T Nation

Best Use of 3 Weeks?


#1

Hey all, I'm a longtime lurker and first time poster.

I'm a collegiate rugby player, and also an Army ROTC cadet. So it's hard to get decent lifting in while dealing with ROTC workouts and rugby practice, each of which is 3-4x a week.

We're on winter break now, and so, those workouts aren't happening for me until school starts back up, and was wondering what everyone thought a good use of the time would be?

I was considering doing Smolov's base cycle, seeing as how lower body strength is crucial for rugby (I'm a second row), but don't know if I'm strong enough to warrant it. (weight is 225 but A2G squat is 250, but I am really tall, so keep that in mind)

Some people have told me just to do Stronglifts for the 3 weeks, and follow linear progression, but I don't know if that's the best use of my time or not. And thought I'd ask you guys' opinions.

Thanks!


#2

3 weeks is too short an amount of time to see adequate results from a program.


#3

Well it's not like I can make my winter break longer. So I'm just trying to do my best with the time I have.


#4

You can do 1 run of 5/3/1


#5

tough call. If you won't be able to train after these three weeks are up, or not much at all, makes it even tougher.
Have you any glaring weaknesses that need to be addressed? How will you be able to train after the three weeks are up?


#6

I was thinking Smolov, since I can usually manage decent upperbody workouts in addition to rugby + PT, where squatting is much harder, since it's nearly impossible to find a day of the week that is ideal for squatting hard.

But like I said, I only squat 25lbs above my bodyweight (I am mechanically disadvantaged for the squat though...) so I don't know if I'm strong enough to justify smolov or smolov jr.


#7

I wouldnt worry about it, itl basically make no difference in the grand scheme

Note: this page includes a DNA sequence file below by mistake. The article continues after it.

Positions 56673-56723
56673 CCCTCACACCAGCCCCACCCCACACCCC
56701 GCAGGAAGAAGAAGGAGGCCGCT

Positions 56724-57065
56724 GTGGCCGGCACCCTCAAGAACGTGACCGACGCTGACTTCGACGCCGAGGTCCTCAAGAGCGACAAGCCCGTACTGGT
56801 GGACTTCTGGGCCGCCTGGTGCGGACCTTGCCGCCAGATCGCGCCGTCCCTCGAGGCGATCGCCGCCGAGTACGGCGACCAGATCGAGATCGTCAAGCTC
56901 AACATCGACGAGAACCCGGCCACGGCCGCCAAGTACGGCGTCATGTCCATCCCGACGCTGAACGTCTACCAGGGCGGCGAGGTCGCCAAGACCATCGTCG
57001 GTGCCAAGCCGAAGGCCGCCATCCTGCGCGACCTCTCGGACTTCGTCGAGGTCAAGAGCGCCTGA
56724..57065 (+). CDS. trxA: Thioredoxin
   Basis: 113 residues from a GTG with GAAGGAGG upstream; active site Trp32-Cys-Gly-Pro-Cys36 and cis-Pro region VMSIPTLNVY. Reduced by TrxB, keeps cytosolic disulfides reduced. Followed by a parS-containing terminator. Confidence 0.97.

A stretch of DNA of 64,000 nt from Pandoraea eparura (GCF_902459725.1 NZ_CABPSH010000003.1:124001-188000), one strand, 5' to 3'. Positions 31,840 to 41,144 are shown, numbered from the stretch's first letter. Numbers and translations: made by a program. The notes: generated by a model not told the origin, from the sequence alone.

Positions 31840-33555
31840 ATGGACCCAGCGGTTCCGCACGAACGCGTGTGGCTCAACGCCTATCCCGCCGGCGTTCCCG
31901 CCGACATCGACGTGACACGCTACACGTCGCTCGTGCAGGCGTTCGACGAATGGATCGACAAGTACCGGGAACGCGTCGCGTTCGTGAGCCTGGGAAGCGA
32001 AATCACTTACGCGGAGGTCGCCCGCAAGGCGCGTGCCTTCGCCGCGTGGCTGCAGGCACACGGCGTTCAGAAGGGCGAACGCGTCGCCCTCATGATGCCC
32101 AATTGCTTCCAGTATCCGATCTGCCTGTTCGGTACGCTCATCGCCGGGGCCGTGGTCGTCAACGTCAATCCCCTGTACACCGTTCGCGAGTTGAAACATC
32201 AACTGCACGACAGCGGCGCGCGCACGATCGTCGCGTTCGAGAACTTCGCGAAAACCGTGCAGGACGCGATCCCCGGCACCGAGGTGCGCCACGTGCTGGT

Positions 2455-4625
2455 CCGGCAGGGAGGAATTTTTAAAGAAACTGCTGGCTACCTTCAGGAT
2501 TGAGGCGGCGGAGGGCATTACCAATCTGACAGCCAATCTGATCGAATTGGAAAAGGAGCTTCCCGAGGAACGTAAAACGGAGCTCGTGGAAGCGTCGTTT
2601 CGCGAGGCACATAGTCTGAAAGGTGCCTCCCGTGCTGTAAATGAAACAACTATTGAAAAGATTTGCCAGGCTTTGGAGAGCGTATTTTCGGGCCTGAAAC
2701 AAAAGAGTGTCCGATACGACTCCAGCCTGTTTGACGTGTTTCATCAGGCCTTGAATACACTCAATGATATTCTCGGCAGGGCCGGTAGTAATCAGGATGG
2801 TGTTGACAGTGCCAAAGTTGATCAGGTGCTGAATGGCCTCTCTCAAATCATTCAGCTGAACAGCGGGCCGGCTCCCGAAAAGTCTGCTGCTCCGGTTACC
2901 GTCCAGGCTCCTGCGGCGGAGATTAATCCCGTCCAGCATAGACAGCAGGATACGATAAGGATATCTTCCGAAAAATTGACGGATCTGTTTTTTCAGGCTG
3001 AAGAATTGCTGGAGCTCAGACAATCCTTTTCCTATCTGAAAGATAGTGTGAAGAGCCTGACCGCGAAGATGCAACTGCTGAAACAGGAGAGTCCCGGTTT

#8

Exactly what I was thinking. When you are 35 and looking back on your training career, at no point will you say "Man, I really dropped the ball with that winter break in 2011" or " Its a damn good thing I ran that Smolov Base Cycle in 2011"

I would take the time to do something unstructured, FUN and HARD for 3 weeks (lots of squats, deads, pushes, presses, pulls, speed, heavy, etc...), and then get back to work in 2012 on your sports workouts.


#9

another option could be a push/pull/leg routine this gives you twice a week frequency per body part for three weeks and with no schedule and no specific day has to be a workout day this makes a push pull leg routine money.


#10

3 weeks? hookers and cocaine.


#11

Do you just not train during the school year?


#12

I disagree with the makes no difference in the grand scheme of things. If you have a massive glaring weakness 3 weeks dedicated to it could pay huge dividends. If you attempt to train everything it would be as others have said. But as an example say you need to work on hip mobility for the up coming season. 21 days of this and you would be doing a heap better in the long run. It really depends on whats your biggest weakness.


#13

While I agree with this on one hand, IMO, unless you are already training very intensely on a regular schedule (which it sounds like OP has an already busy training schedule with rugby etc), then this probably wouldn't be that beneficial in the long run. What I mean is if you are already dedicated to bodybuilding/powerlifting, etc, and decide to do a spec phase (which I should mention really ought to be at least 4 weeks, optimally 6 to yield significant benefit for most people), then that's fine. But, if you're just planning on doing something intensely for 3 weeks, then returning to a training schedule like the one described, it probably wouldn't be worth it.


#14